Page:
Political and technological developments are expected to shape
the evolution of the global
lithium industry until the end of the decade, delegates at
IM’s 7th Lithium
Supply and Markets Conference heard in Shanghai, China, this
Daniela Desormeaux, general manager
of Chile-based market intelligence firm, SignumBox, told
delegates that Chile is eager to retain its position as the
world’s leading lithium supplier with the help of
The country supplies 60-65% of the
global lithium carbonate market and its lithium resources have
been officially protected for 40 years, after the Chilean
government declared it a strategic mineral in 1975.
This was followed by a raft of
policies designed to foster the sector’s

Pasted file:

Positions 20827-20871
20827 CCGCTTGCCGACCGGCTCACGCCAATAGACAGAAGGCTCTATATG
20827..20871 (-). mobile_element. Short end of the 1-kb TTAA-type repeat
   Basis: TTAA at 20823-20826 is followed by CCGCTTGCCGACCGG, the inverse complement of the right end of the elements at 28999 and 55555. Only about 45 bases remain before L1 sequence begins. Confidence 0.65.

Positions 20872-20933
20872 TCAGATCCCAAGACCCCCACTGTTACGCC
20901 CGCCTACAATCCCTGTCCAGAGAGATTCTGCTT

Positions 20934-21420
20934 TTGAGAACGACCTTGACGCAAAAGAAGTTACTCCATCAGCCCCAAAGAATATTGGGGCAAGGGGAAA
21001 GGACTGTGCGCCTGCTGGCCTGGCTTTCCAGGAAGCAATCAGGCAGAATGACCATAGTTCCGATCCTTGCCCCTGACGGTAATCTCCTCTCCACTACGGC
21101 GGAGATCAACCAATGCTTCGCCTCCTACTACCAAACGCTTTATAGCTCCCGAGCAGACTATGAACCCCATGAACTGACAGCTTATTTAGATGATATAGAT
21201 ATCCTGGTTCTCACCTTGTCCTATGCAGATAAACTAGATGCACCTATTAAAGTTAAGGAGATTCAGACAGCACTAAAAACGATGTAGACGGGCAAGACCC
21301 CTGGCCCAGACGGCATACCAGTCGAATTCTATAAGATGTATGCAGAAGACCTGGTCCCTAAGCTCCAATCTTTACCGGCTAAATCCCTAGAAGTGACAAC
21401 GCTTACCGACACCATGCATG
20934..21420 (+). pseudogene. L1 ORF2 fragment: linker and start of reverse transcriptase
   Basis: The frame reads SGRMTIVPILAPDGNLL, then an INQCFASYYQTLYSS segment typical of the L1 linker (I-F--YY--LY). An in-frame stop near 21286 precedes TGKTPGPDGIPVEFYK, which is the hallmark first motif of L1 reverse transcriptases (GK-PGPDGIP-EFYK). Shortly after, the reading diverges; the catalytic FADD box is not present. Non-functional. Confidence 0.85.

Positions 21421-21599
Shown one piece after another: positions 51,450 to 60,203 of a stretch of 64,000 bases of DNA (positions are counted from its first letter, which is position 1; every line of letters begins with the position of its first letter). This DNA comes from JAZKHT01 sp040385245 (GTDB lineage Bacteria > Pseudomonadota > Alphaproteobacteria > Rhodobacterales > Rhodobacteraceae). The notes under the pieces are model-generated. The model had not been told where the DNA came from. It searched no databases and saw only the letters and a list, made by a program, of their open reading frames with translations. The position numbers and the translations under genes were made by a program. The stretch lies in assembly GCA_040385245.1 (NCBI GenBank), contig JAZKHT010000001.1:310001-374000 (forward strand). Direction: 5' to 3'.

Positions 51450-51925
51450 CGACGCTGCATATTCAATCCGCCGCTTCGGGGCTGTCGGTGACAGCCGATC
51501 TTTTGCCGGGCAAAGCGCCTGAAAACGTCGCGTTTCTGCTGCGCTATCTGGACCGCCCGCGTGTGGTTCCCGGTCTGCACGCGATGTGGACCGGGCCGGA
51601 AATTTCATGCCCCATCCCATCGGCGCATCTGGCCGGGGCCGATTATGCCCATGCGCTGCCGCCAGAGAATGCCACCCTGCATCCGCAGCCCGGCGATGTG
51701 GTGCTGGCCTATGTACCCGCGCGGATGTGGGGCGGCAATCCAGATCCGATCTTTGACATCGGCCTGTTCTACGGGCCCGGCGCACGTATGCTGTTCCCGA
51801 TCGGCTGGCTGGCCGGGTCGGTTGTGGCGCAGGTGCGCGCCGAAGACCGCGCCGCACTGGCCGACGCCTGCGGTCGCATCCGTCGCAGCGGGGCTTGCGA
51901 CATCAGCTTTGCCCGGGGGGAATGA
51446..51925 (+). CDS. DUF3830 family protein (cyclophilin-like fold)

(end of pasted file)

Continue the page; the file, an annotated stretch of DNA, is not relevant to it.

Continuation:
maturation, including auctionsfor contracts to exploit lithium
brines in the country’s salars and the
establishment of the National Lithium Commission in
The implementation of progressive
policies has not always been plain sailing, however, with the
September 2012 lithium tender becoming mired in controversy
after the winner, Sociedad Quimica y Minera (SQM), was stripped of the contract less
than a month after the auction, owing to outstanding legal issues between the company and the Chilean
In January this year, a number of
fresh measures were proposed to the Chilean president, Michelle
Bachelet, and Desormeaux said that a new lithium policy is
likely to be announced in the near future.
David Merriman, senior analyst at
UK-based Roskill Information Service, discussed how thanks to
government backing and the richness of Chile’s